metric vs. hexadecimal [was: Re: [oclug] KWeather]
Richard Guy Briggs
rgb at tricolour.net
Sun Mar 20 23:12:02 EST 2005
On Sun, Mar 20, 2005 at 09:36:57PM -0500, GR Gaudreau wrote:
> > > [GR] But why does it make sense to count in hexadecimal?
> > Repeatedly multiplying or dividing by two keeps the same number of
> > significant digits.
> [GR] And what does that mean in plain English? :-)
Well, multiplying repeatedly by 2 gives the series:
1 2 4 8 16 32 64 128 256 512 1024 2048 4096 8192 16384 32768 65536 ...
where the number of significant digits goes from 1 to 5 as we increase
to maintain the exact values. For division, we get
1 0.5 0.25 0.125 0.0625 0.03125 0.015625 0.0078125 0.0039063 0.0019531 ...
where the number of significant digits goes from 1 to 5 as we decrease
to maintain exact values.
2 is the most often used division or multiplication factor for rough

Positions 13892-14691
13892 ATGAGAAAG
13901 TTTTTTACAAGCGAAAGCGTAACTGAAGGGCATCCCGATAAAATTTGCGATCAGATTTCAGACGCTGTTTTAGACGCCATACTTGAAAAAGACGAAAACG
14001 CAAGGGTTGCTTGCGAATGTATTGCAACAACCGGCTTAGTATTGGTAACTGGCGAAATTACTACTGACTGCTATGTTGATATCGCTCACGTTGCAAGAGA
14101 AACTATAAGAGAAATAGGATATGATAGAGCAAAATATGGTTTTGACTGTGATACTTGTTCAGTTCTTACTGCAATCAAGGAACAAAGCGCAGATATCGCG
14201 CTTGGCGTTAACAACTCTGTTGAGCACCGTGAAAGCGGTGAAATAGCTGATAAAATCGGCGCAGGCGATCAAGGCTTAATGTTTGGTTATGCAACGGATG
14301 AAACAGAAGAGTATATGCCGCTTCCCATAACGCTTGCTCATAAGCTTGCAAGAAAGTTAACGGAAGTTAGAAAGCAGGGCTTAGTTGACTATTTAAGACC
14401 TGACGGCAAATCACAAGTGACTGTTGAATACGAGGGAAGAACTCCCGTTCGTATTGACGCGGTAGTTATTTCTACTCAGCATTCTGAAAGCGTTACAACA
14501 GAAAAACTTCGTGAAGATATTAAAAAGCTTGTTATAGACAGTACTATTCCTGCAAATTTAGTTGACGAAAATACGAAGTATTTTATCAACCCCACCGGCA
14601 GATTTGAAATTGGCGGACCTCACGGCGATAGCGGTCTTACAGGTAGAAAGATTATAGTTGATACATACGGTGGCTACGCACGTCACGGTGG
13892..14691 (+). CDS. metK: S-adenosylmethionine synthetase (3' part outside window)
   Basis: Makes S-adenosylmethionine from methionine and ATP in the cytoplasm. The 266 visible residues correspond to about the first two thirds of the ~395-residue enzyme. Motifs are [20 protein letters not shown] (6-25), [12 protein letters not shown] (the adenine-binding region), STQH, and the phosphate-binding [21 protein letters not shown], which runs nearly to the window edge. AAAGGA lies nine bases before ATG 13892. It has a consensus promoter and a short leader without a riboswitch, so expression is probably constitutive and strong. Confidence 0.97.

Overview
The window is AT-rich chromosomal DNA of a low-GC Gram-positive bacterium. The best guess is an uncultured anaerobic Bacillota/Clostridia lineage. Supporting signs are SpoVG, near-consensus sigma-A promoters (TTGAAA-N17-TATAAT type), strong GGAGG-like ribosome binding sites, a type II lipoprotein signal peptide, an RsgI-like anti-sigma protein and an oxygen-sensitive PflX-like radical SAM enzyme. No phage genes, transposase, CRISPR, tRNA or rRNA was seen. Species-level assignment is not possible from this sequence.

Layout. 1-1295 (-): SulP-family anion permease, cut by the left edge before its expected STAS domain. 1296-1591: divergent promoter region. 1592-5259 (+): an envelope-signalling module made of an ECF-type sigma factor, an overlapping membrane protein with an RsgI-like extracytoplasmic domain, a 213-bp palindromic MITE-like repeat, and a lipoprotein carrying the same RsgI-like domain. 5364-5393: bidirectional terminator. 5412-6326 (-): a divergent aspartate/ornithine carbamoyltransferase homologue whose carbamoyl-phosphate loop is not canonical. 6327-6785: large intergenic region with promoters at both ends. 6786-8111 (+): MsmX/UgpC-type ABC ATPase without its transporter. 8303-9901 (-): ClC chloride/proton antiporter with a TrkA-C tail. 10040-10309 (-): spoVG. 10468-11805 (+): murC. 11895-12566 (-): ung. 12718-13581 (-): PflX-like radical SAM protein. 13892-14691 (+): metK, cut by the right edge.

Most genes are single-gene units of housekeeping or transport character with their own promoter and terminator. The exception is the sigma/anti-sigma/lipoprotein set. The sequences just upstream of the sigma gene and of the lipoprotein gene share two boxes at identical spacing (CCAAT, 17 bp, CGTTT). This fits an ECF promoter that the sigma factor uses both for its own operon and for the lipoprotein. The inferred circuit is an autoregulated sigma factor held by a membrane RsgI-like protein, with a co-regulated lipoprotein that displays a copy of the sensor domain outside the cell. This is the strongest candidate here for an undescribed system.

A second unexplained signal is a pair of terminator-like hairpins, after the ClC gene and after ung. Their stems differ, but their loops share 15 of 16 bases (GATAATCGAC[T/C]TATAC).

If we work in hexadecimal, ignoring whether or not you understand it at
this point, we get:
0x1 0x2 0x4 0x8 0x10 0x20 0x40 0x80 0x100 0x200 0x400 0x800 0x1000
0x2000 0x4000 0x8000 0x10000 0x20000 ...
where we have one significant digit from start to finish. Similarly,
for division, we get:
0x1 0x0.8 0x0.4 0x0.2 0x0.1 0x0.08 0x0.04 0x0.02 0x0.01 0x0.008 0x0.004
0x0.002 0x0.001 0x0.0008 ...
where we have one significant digit from start to finish. (I'm not sure
of the notation for fractional hexadecimal representation...)
The reason for this is that 10 factors out to 2 x 5 whereas 16 factors
out to 2 x 2 x 2 x 2.
If we had hands with 2 fingers and a thumb, we may have ended up
counting in base six (sextal?). Decimal doesn't make any more sense
than that. It is all just convention by this point... (Hexadecimal by
name is actually mixing two ancient languages in one word... :-/ )
> GR Gaudreau <grgaud at gmail.com>
slainte mhath, RGB
Richard Guy Briggs -- ~\ Auto-Free Ottawa! Canada
<www.TriColour.net> -- \@ @ <www.flora.org/afo/>
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